On a recent sunny afternoon, I drove about two hours northwest of Atlanta with friends. Our destination was Summerville, Georgia, a small town where artist Howard Finster [1916-2001] made his home and garden. Finster has been called the “Andy Warhol of the South,” an epithet that makes sense if one considers the artist’s flat and colorful cutout paintings of such figures as George Washington and Elvis Presley. However, upon a second look, many of these simply painted pop subjects and the texts incorporated into the unmodeled fields of paint suggest different priorities. A Baptist minister, Finster packed his works with zealous messages not unlike a Dr. Bronner’s soap label, intended by the divinely inspired artist to spread the word of God.
Finster felt called by God to make sacred art at age 59, while standing outside the shed where he repaired bicycles, one of his many trades that included preaching, playing the banjo, and running a general store. As he was painting a bicycle, Finster had a vision—an image appeared on his thumb—that God wanted him to paint 5,000 pieces of sacred art. That was in 1976. By the time of his death in 2001, 84-year-old Finster had relentlessly labored day and night to create over 46,000 works.
Today you can see many of the artist’s paintings in museums, including the High Museum in Atlanta. Unlike many self-taught artists, Finster had a successful career within his own lifetime, selling his works to major museums, being featured in Esquire and People magazines, and notably designing album covers for R.E.M. and the Talking Heads. Rather than being exploited by the art world, the canny artist used these opportunities to spread the messages God gave him and to support his life and practice. Before the paintings, however, came the garden. The artist started it on a plot of swampland that he dredged and filled with self-made mosaics, sculptures, and buildings. The intricate, colorful, and densely filled plot of land that eventually came to be called Paradise Garden was the initial home of many of Finster’s paintings as well.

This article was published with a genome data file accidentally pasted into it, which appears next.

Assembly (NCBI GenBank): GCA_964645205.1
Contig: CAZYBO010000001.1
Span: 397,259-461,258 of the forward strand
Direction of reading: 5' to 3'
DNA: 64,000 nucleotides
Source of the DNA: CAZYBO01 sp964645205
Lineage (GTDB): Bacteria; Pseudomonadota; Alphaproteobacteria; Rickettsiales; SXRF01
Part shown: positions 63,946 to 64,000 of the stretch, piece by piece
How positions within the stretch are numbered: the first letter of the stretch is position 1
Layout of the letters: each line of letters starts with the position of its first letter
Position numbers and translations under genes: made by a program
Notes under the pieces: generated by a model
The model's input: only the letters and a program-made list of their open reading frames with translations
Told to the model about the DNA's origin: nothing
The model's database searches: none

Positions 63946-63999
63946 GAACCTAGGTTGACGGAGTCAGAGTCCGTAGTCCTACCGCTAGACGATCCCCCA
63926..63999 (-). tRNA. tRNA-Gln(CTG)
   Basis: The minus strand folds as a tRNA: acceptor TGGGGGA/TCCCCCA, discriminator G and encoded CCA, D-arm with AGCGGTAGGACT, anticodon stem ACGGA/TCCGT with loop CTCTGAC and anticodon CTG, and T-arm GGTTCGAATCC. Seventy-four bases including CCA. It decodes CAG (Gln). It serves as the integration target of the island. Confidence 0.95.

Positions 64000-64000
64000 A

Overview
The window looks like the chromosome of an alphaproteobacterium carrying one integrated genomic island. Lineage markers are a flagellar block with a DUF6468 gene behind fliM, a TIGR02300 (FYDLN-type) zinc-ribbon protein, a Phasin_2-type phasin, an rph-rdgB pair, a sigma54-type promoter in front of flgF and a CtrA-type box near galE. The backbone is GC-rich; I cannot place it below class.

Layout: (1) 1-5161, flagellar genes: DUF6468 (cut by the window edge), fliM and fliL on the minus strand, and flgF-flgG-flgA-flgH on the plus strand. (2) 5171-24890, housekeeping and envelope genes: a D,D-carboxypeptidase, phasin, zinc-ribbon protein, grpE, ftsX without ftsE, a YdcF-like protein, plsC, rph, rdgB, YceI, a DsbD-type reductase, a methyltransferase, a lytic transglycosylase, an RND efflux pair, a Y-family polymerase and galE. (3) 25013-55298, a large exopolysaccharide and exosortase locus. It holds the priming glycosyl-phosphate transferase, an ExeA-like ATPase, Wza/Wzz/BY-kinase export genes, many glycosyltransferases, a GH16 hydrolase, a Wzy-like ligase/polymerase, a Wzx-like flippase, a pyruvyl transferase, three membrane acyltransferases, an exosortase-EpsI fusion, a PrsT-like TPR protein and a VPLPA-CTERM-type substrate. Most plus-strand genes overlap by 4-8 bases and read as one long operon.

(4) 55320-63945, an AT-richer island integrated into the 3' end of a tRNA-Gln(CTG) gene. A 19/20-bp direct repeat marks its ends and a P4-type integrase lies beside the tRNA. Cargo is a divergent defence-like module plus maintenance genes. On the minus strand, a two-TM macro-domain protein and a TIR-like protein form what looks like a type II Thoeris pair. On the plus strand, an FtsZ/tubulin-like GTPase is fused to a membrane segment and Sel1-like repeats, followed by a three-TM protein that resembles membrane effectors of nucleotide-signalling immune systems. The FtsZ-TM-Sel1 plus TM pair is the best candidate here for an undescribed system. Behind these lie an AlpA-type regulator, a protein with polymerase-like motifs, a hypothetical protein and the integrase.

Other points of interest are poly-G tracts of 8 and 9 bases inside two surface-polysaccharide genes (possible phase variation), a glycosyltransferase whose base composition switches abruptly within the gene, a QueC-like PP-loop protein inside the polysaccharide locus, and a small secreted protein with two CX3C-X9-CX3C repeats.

Aided by a $445,000 grant from ArtPlace America, the Paradise Garden Foundation reopened the site to the public in 2012. Although many of his panel paintings and even some large mosaic and found object sculptures have been removed to museums and private collections, a substantial number of Finster’s works remain in the garden, as do the buildings, paths, and other objects that the artist designed and built. Finster’s magpie aesthetic, using mostly found objects, tends toward mass and accumulation—at least one reason why walking through the garden provides a better understanding of the artist’s work than seeing an object or two in a museum. Finster used thousands of pieces of what others might call trash to create glittering walls of cast stone, mirrors, and photographs, or massive bird’s nests of bicycle parts that rise like impossible ziggurats to the sky. Taking in these details as you walk through the grounds and houses illuminates Finster’s micro and macro views. His vision was honed to the small bits of glass and china laid in the sidewalks but also circumscribed the impressive 40-foot-tall, 16-sided World’s Folk Art Church. A favorite quote of the artist is painted on the side of the church: “I took the pieces you threw away, put them together by night and day. Washed by the rain. Dried by the sun. A million pieces all in one.” Indeed, the whole site became a composite work of art in his hands, and the power of Finster’s work is both particular and cumulative.
Visiting Paradise Garden clarifies just how misleading a comparison to Warhol can be. Clearly, Finster was driven to spread a message from God and Warhol was not. Moreover, Warhol chose to use flatness and pop culture subjects in response to banality, commercialism, and death. Finster uses figures like George Washington, John the Baptist, and Elvis as meaningful, positive constructs that held a particular significance for him. The flat way that Finster paints is a result of his self-taught technique, in which he used photographs as the basis for stencils. Finster’s clearly delineated paintings articulate space in a representational albeit nonperspectival manner, whereas Warhol’s use absolute flatness as a background. Even Finster’s painted wood cutout portraits were originally set on the lawn of Paradise Garden, contextualized in space rather than on a gallery’s white wall.
Paradise Garden was a work-in-progress during the artist’s lifetime, and it remains so today. Finster collected a huge amount of stuff, and even today the staff discovers new parts of the garden that had become overgrown. Most of the site is exposed to the elements, causing decay, and some of Finster’s structures grow unstable and need maintenance. The Paradise Garden Foundation has done a great job over the past three years in uncovering and restoring the site for visitors—efforts that have included everything from hooking up electricity and water and removing deep layers of mud to building stabilization, mosaic repair and maintenance, and recreating the original beds of Finster’s vegetable garden. A current goal is an exterior and interior renovation of the World’s Folk Art Church. Finster’s former studio has been expanded and includes a helpful visitor’s center with videos about the artist, a gift shop, restrooms, and, thankfully, air conditioning. Well worth a day trip, you can tell even your non-art loving pals that they’ve never seen anything like it. And that’s gospel.
The Paradise Garden Foundation in Summerville, Georgia, is open Tuesday through Saturday 11am-5pm and Sundays 1-5pm.
Linnea West is a writer, art blogger, and Athens native pursuing a master’s in art history at the University of Georgia.